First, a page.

Make-Ahead Baked Scotch Eggs
photo by Bonnie G #2
- Ready In:
5 scotch eggs
- Preheat oven to 375.
- Combine sausage, rosemary, mustard, and fresh bread crumbs and mix well, then divide into 6 portions.
- Flatten each postion in the palm of your hand, put a hard boiled egg in the centre, and mold the sausage mixture around the egg to cover it completely, then set aside on wax paper.
- Combine raw eggs and sherry in a bowl and mix well and put the dry bread crumbs in a separate bowl.
- Roll each sausage covered egg in dry crumbs, then the beaten egg, then in crumbs again.
- On an ungreased cookie sheet, bake for about 30 minutes, until nicely browned. Serve hot, warm, or cold.
- (These can be made ahead and refrigerated but do not freeze well).
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Oh I wish I could give this more than 5 stars - maybe GOLD stars!! I have heard of Scotch eggs but really never knew what they were until know. I had so much fun making these and they taste great. I used a spicy bulk sausage and followed your directions exactly. It was easy and fun to make, tasted great, looked better and DH was very impressed and has requested I make them again. A win-win all the way around. I'm thinking this could be a very impressive, easy to prepare ahead breakfast for company too. Served with hot coffee and buttered toast on the side. Very filling. Thanks so much for posting. Made for Family Favs of ZWT6 for the Mischief Makers and this is certainly going to be a Family Fav from now on.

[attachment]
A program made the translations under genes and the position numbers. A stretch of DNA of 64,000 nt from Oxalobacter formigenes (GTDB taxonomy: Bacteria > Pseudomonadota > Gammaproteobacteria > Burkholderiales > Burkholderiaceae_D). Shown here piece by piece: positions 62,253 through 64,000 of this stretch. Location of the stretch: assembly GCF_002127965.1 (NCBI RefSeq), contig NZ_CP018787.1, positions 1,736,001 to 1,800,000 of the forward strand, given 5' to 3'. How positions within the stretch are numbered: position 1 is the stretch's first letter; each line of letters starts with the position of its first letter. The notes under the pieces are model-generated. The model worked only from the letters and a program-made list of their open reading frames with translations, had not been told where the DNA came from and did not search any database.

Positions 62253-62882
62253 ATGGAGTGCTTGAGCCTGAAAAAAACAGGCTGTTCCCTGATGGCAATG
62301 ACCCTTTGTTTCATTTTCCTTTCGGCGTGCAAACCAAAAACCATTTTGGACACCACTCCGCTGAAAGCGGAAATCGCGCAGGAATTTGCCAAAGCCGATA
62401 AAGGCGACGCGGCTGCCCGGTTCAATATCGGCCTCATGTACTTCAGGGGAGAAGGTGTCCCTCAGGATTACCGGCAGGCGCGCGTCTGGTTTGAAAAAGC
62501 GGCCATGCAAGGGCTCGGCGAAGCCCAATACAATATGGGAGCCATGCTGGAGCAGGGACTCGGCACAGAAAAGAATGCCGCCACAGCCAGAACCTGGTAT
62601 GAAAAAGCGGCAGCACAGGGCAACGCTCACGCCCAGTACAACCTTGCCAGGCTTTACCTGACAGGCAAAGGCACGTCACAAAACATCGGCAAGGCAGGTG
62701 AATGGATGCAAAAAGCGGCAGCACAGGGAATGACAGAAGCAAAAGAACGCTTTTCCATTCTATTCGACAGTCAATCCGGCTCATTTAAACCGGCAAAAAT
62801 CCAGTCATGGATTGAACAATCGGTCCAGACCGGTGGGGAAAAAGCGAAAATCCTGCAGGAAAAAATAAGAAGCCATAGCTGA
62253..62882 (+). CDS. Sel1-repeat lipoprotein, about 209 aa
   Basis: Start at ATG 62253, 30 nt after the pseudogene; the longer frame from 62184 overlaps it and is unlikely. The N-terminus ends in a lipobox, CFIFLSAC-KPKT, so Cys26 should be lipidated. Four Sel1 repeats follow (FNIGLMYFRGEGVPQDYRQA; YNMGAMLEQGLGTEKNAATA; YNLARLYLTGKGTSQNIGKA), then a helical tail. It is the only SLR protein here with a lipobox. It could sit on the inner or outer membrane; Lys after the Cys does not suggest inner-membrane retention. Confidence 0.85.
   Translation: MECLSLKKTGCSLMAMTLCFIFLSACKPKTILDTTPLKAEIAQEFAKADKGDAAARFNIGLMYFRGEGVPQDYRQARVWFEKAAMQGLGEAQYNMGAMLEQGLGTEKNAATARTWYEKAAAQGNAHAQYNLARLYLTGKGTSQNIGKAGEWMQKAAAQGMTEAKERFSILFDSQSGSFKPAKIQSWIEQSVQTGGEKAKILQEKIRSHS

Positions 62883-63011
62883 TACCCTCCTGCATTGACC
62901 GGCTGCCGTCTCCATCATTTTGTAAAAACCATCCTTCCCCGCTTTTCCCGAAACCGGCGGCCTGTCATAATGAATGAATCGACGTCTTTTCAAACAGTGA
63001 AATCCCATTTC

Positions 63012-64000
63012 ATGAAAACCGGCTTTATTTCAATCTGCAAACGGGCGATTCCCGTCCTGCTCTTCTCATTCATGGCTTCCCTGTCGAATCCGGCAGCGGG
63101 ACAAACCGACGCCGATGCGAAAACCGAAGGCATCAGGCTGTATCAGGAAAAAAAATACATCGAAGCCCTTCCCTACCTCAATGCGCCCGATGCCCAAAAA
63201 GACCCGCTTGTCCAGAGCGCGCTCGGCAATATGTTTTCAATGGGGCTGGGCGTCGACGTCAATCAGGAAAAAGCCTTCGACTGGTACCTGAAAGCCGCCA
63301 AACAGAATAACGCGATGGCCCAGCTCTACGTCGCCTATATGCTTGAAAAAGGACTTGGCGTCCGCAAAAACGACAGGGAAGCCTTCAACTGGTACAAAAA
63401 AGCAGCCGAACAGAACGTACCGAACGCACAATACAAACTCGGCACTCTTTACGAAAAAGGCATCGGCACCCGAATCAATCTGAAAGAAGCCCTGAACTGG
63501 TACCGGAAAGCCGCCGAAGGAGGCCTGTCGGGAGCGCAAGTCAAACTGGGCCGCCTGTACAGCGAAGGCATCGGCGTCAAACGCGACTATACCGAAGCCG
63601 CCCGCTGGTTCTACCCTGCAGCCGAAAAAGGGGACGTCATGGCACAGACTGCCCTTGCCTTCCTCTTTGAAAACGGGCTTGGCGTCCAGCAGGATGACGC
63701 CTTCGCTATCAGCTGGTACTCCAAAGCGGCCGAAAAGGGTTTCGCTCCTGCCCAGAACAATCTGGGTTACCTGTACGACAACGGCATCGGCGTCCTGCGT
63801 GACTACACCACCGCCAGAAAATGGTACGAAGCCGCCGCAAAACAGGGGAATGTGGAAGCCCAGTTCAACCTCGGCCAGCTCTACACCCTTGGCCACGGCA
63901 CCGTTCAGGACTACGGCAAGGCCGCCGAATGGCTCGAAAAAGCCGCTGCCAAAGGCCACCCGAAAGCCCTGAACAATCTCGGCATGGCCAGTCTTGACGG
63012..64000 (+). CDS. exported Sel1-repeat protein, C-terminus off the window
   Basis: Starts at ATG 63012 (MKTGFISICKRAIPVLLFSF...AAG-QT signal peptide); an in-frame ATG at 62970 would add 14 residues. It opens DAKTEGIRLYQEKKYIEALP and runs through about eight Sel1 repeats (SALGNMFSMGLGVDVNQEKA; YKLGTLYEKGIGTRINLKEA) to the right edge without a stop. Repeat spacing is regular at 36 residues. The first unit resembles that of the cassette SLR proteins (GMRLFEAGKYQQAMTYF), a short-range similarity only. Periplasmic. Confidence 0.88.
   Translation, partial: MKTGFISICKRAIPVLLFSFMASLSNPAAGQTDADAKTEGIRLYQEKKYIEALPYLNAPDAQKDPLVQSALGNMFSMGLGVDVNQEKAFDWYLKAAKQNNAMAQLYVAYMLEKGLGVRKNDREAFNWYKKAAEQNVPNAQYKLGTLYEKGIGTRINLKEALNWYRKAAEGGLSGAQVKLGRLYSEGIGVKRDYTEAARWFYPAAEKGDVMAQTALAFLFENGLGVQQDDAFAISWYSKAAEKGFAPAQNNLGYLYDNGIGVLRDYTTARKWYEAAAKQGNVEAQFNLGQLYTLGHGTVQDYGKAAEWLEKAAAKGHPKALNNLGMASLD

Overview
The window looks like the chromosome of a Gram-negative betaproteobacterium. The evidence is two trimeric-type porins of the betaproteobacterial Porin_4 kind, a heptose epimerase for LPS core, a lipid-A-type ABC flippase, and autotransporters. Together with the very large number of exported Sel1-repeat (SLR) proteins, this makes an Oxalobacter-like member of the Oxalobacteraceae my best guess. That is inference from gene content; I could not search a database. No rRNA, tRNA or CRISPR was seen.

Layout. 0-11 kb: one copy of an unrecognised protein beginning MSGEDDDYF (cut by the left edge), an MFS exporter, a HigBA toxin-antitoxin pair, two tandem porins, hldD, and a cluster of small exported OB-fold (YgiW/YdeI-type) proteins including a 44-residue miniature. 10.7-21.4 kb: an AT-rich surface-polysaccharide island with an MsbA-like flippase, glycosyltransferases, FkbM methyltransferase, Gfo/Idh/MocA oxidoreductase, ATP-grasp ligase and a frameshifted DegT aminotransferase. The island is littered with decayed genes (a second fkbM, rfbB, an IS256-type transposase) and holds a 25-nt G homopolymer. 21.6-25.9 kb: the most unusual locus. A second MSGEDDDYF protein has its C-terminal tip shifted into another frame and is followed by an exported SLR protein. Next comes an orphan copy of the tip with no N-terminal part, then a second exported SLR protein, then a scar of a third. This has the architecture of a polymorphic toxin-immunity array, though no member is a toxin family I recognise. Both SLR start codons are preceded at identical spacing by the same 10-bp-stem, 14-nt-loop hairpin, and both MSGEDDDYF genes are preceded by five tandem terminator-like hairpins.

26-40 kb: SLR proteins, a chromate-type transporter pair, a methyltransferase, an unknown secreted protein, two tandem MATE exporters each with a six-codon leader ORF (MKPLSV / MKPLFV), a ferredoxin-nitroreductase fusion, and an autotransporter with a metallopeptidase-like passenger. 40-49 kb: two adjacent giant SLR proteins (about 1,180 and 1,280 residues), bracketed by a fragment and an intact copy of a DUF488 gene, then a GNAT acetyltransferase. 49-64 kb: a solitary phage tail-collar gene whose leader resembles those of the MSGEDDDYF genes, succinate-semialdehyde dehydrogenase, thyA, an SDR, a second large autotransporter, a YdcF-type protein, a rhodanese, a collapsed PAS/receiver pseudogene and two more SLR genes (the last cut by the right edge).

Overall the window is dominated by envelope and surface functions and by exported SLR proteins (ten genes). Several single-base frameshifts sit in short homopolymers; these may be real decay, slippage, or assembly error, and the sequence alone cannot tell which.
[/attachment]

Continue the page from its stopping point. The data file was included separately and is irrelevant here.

My mother always made Scotch eggs, so I was eager to try this recipe. The rosemary, Dijon and sherry were unique ingredients; however, they were not really discernible in the finished dish. For the dry breadcrumbs, I used a combination of plain and seasoned. These eggs were very tasty, as well as being very versatile. Thanks for sharing! Made for ZWT6.
I've made a few scotch eggs, always gluten and dairy free though - and I've never had the grey ring these pictures show around the yolks. For the best outcome, don't quite 'hard boil' the egg completely. The eggs will continue to cook whilst baking, therefore don't need to be completely cooked through when boiling. For my scotch eggs, I par-boil the eggs. This ensures that while cooling in their shells (and still cooking as they begin to cool), that when it comes time to roll them out of the shell that they are workable (not sloppy, but a whole 'boiled' egg). My reason? I'm about to cook them again - coated in something from either the surf or turf.
RECIPE SUBMITTED BY
<p>Picture taken just for Zaar - mmmm milkshake...</p> <p>I'm a brand new single mommy to my tiny perfect human, so thank you to everyone who takes the time to make and review my recipes - I try to send a zmail to each of you, but baby girl has a different idea.</p> <p>I'm a good ol' prairie girl from Canada with one side of the family being Ukrainian/Slovakian and the other side is German/Russian. In other words, when we cook we take carbs, cover them in more carbs, fry'em and serve it smothered in onions and cream. <br />No pro chefs in my family, just grandmas and aunts and cousins and a mom that had me pinching perogies and stuffing strudel before I could form a complete sentence. <br />The most dreaded / laughed at phrase I say is, So last night, I invented this thing for supper... - I would probably publish more recipes if I actually remembered everything I put in or had an idea of how much I added!!</p>